Wednesday night’s NBA Playoffs Game 7 was setting itself up to be a nightmare for the Houston Rockets. The Rockets were in jeopardy of losing to the Oklahoma City Thunder, the very team that provided the missing piece that could presumably push Houston closer to contending for an NBA championship.

Chris Paul, part of the package traded to Oklahoma City in exchange for Russell Westbrook, was winning on the scoreboard. Many thought the veteran was virtually finished after the grind of 15 NBA seasons. Instead, he had a resurgent season and was on the verge of beating his former team. The Thunder was going to win the trade that dealt away their star and presumably started a rebuilding project.

Westbrook and James Harden (who began his career with the Thunder) faced a surprising, embarrassing playoff loss. The Rockets looked dominant in establishing a 2-0 series lead. They won a decisive Game 5 by 34 points. Yet the superstar backcourt with aspirations of challenging for a title was about to fall short, the last of eight teams to lose a first-round playoff series and leave the Orlando bubble.

Perhaps even worse, Westbrook and Harden were being upstaged by rookie Luguentz Dort, scoring 30 points in the game of his life when Oklahoma City needed it the most.

A Game 7 is when a star player is supposed to cement his reputation, perhaps build his legend. He’s supposed to carry his team to victory, maybe taking his game to a higher level in the process. Yet with the Rockets’ season on the line, Harden appeared to be crumbling under the pressure. He shot 4-for-15 Wednesday night, only 1-for-9 from three-point range. Houston would have to win in spite of him, not because of him.

That performance followed up a lack of leadership and assertiveness at the end of Game 6, which the Rockets lost, 104-100. As The Big Lead’s Kyle Koster pointed out, Harden shied away from the kind of moment most players covet. He had a chance to win the game, yet apparently didn’t want the ball, didn’t want the responsibility of winning or losing the game in his hands. This is not what a great player does.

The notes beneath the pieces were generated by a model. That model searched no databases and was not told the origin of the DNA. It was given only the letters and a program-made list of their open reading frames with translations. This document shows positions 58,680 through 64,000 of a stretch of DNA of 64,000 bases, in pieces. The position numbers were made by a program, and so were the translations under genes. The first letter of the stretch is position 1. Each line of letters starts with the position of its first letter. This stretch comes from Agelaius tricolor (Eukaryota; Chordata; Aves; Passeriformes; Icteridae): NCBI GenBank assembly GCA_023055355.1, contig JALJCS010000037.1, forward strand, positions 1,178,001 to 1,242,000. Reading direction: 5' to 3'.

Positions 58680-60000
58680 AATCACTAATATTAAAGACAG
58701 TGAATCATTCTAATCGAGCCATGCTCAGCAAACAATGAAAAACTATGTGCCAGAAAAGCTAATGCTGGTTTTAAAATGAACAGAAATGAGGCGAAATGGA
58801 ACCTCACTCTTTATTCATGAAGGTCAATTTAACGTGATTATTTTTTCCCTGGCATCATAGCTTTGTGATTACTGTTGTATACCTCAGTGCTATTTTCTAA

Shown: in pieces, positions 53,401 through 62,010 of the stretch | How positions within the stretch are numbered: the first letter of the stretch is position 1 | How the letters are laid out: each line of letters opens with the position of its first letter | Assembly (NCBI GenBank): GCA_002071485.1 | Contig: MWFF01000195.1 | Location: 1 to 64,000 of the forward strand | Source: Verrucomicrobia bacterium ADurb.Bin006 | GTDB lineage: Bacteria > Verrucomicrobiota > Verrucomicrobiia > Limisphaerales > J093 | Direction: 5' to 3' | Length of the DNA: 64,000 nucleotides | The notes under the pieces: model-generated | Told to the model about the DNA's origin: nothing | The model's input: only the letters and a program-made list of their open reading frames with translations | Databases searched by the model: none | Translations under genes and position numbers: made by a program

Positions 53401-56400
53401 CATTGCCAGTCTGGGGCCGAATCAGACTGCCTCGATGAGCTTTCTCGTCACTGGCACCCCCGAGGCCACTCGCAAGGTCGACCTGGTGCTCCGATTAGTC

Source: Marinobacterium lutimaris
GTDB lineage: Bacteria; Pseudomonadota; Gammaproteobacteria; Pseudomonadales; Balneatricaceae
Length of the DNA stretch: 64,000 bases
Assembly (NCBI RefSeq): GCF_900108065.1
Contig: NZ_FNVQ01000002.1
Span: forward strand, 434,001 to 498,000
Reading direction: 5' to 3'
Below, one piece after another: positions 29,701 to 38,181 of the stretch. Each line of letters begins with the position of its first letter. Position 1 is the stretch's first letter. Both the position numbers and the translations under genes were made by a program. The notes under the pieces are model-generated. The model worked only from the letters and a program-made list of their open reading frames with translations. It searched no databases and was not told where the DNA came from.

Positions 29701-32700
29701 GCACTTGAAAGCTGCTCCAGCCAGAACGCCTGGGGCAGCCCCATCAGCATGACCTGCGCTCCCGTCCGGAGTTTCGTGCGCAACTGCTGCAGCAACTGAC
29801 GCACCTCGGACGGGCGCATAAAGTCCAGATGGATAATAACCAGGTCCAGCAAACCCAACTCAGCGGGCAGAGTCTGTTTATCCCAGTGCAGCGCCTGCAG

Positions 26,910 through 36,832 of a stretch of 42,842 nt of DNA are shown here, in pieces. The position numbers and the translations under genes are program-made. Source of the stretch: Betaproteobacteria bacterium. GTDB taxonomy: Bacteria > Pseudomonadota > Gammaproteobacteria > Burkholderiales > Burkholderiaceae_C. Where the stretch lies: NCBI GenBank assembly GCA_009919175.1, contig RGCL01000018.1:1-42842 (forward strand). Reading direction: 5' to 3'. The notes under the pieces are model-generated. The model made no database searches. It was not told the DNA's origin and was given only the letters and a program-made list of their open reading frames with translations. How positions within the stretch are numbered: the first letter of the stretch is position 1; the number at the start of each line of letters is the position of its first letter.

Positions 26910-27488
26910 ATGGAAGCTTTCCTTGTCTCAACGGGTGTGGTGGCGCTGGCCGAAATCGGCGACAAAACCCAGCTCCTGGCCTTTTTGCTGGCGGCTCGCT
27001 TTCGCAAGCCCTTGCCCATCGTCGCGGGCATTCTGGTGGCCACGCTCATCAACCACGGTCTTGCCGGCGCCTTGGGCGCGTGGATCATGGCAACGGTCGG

Harden himself had harsh words for his poor shooting night in a postgame interview with ESPN’s Cassidy Hubbarth.

No one would question that Harden is a great scorer. But the game’s truly elite players do everything to help their team win; they play strong defense, they mix it up near the basket to get tough rebounds, they set up teammates to make plays. Harden’s greatest asset is his ability to rack up points and if he’s not doing that, does he have any other use on the court?

On most nights, observers and fans would likely say no. Harden certainly isn’t known for his defense, often only standing on that side of the court because the opponent has the ball. Yet with the Rockets facing elimination and an offseason of questions after losing to Oklahoma City and former teammate Paul, he made a key play that his team needed. And it didn’t involve a step-back three-pointer or drive to the basket.

Harden made… a great defensive play. There’s video proof of it!

With the Thunder working for a possible game-winning shot, Dort had what looked like an open three. But Harden quickly covered the distance from the paint to the three-point wing and blocked the shot attempt.

Even better, he showed quick reflexes in jumping out of the way when Dort tried to bounce the ball off him to maintain possession. Suddenly, the rookie’s 30-point breakout didn’t matter. It was a game-winning play for Harden, one that didn’t involve taking a shot. This time, he won the game by preventing one.

Later on SportsCenter, analyst Tim Legler showed that Harden’s blocked shot wasn’t the only example of good defense on that play. He also stayed close to Steven Adams to prevent him from cutting to the basket or getting open for a quick pass or lob.

Harden’s block may end up being as memorable a highlight from his 2019-20 season — or his career — as any spectacular shot he made or explosive scoring performance he compiled. The play will certainly be included in any montage of Houston’s playoff run.

Though it wasn’t pretty and didn’t come easily, Harden’s effort showed that maybe he is indeed making progress in his game and can lead the Rockets in other ways. He doesn’t always have to carry the scoring burden. Wednesday night, that was left to Westbrook (who scored 20 points), Robert Covington, and Eric Gordon (both of whom scored 21). Making a play doesn’t always involve scoring a key basket.

With the Los Angeles Lakers awaiting in the next round, the Rockets’ postseason path may be reaching a dead end. It’s probably not encouraging that Houston needed seven games to get past the Thunder. Meanwhile, LeBron James and the Lakers will have had nearly a week of rest after eliminating the Trail Blazers last Saturday and waiting for the winner of the Thunder-Rockets series.

Maybe that means the Lakers will be rested and fresh, and will roll over a tired Rockets team. Or they could be rusty and sluggish after that much time off while Houston is still running hot after fighting to continue its season. Could the Rockets sneak out a win in Game 1 on Friday?

Hey, it could happen — especially if James Harden is doing more than scoring to help his team win.

About Ian Casselberry

Ian is a writer, editor, and podcaster. You can find his work at Awful Announcing and Asheville's Mountain XPress. He's written for Yahoo Sports, MLive, Bleacher Report, and SB Nation.